Annual Power and Energy Outlook Top 10 Trends for the Decade – 10. Market Liberalisation Market Liberalisation 2010 2020 2015 Key Impact/Opportunities 1) Liberalised markets demand flexible power generation infrastructure capable of responding to electricity price changes on traded exchanges in the shortest possible time frame. This will benefit gas turbine technology, which is the most flexible in terms of its short start-up times and ability to respond to load changes. There is also a boost for the service market as equipment suffers greater strain from flexible generating modes. 2) As the EU completes its liberalised power market and as market liberalisation expands from the developed countries to the developing regions, such countries will also develop a more diverse fuel mix. Electricity market liberalisation tends to go hand in hand with liberalisation of energy markets in general, with gas market liberalisation for instance acting as a driver for lower gas prices and better fuel availability, thus again spurring the growth of gas-fired power generation. Annual Power and Energy Outlook: Liquidity on the Wholesale Electricity Spot Market (Europe), 2011 Why is this important? Liberalised electricity markets offer greater opportunities for investors, both local and foreign, as an ever-greater number of countries moves away from state-ownership of assets along the electricity value chain. 10 Focus on emerging markets retail liberalisation Growing trans-regional power trading Most power generation markets fully liberalised Towards a global emissions trading system Source: European Commission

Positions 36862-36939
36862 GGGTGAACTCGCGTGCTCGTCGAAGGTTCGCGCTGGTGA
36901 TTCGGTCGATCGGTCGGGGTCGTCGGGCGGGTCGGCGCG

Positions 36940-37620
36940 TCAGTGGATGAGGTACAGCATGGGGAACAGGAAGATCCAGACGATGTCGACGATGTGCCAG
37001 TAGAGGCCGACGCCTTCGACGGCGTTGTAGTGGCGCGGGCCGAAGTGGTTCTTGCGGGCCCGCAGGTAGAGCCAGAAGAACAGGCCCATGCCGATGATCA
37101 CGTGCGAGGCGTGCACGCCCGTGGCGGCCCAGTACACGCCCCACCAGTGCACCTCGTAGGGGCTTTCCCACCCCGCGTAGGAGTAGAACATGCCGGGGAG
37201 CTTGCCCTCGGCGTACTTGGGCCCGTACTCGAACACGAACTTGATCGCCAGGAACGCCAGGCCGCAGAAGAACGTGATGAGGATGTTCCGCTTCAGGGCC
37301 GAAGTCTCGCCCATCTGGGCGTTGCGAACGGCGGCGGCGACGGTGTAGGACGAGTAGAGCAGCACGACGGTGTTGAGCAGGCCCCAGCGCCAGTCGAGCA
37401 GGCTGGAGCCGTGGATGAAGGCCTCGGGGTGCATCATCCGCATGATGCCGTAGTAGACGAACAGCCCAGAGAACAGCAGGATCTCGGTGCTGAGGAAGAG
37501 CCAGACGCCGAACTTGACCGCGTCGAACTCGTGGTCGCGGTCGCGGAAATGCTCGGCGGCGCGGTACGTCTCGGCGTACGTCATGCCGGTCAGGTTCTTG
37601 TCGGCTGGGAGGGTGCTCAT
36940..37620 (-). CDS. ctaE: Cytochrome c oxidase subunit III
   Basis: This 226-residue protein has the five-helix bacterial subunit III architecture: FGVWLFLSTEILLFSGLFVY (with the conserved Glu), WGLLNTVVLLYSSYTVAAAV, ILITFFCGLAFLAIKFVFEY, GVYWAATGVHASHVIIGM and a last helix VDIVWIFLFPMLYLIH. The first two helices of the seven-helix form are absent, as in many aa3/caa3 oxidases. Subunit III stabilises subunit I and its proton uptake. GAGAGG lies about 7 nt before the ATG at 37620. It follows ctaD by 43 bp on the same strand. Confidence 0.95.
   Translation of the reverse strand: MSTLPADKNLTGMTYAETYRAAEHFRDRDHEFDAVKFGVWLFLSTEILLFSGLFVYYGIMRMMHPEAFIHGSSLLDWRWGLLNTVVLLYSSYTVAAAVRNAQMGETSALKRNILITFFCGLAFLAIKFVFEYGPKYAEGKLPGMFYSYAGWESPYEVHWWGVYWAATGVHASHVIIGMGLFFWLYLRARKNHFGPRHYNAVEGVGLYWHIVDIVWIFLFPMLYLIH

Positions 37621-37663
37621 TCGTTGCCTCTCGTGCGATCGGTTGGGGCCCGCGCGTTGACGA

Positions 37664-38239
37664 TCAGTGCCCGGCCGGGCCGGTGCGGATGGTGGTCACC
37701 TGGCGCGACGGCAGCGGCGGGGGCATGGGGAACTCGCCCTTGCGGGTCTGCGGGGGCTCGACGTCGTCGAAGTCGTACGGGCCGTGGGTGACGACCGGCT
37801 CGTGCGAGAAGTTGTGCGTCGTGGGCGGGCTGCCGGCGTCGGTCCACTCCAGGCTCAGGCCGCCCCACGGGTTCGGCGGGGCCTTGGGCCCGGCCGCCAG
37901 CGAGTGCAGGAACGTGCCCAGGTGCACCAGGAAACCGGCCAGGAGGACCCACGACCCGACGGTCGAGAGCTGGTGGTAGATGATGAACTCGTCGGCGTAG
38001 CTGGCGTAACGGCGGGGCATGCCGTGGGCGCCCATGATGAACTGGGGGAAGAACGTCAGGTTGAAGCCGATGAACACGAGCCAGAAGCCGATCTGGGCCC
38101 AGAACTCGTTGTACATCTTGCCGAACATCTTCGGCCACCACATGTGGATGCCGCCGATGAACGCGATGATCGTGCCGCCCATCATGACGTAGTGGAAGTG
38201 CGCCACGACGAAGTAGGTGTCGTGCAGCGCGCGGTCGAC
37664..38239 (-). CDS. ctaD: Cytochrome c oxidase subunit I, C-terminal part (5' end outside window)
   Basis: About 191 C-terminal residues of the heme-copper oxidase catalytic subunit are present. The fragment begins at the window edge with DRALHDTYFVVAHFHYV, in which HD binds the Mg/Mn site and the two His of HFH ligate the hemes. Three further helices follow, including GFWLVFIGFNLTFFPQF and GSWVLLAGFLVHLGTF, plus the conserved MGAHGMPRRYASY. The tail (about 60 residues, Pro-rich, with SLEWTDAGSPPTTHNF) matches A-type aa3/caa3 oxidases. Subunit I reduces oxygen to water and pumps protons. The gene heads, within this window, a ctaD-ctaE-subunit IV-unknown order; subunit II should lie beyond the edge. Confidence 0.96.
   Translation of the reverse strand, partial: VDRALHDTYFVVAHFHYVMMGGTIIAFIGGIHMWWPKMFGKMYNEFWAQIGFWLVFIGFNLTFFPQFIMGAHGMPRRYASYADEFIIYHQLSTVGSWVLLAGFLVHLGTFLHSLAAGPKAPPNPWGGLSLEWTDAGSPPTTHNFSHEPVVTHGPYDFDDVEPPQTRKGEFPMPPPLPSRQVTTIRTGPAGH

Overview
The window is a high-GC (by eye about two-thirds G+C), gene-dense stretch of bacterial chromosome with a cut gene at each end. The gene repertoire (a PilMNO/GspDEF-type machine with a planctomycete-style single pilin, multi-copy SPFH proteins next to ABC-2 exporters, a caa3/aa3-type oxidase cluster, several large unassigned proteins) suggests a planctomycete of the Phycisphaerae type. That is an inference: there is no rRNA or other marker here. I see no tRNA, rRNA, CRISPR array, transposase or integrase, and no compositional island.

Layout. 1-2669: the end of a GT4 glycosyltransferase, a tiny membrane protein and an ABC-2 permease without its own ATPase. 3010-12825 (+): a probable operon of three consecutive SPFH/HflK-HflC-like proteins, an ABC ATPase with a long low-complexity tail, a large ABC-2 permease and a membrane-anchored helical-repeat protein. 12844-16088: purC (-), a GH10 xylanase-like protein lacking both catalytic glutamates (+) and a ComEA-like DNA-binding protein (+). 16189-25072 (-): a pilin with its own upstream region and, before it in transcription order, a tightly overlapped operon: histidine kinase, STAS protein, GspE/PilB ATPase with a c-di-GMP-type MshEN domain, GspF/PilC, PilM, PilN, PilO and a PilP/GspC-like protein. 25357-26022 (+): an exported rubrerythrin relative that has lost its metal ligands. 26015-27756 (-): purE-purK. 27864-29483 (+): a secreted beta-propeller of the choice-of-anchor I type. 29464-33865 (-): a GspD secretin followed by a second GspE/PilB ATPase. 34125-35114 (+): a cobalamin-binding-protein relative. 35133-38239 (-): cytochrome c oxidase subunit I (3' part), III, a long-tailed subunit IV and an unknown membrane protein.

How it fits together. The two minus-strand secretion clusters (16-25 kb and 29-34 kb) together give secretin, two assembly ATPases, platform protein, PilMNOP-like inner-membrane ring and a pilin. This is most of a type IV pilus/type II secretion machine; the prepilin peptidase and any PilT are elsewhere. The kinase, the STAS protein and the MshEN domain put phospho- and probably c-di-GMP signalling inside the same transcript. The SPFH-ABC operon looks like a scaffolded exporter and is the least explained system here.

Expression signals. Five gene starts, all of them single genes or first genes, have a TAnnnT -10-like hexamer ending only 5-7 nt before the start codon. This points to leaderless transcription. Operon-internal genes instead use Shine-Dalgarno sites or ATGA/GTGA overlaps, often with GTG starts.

Annual Power and Energy Outlook Top 10 Trends for the Decade – 10. Market Liberalisation (Contd …) Market Liberalisation 2010 2020 2015
Key Impact/Opportunities (Contd …)
Electricity markets are becoming increasingly interconnected, with the pioneering development of multi-country power exchanges such as Nordpool paving the way for other such exchanges around the world. Over the longer term, the market liberalisation will also boost interconnection with far-off regions such as the Sahara desert to export solar-generated power to Europe.
4) The market liberalisation also boosts a more efficient operation of emissions trading schemes. The operational schemes are the Kyoto Protocol, the European Emissions Trading System (EU ETS) as well as smaller schemes in New Zealand, parts of the United States and Japan’s capital of Tokyo. Future schemes are planned for areas such as Australia, Western United States and South Korea. All these schemes will become increasingly interlinked and integrated over time.
Annual Power and Energy Outlook: Priority Corridors for Electricity and Gas (Europe), 2011 Focus on emerging markets retail liberalisation Growing trans-regional power trading Most power generation markets fully liberalised Towards a global emissions trading system Source: EC DG Energy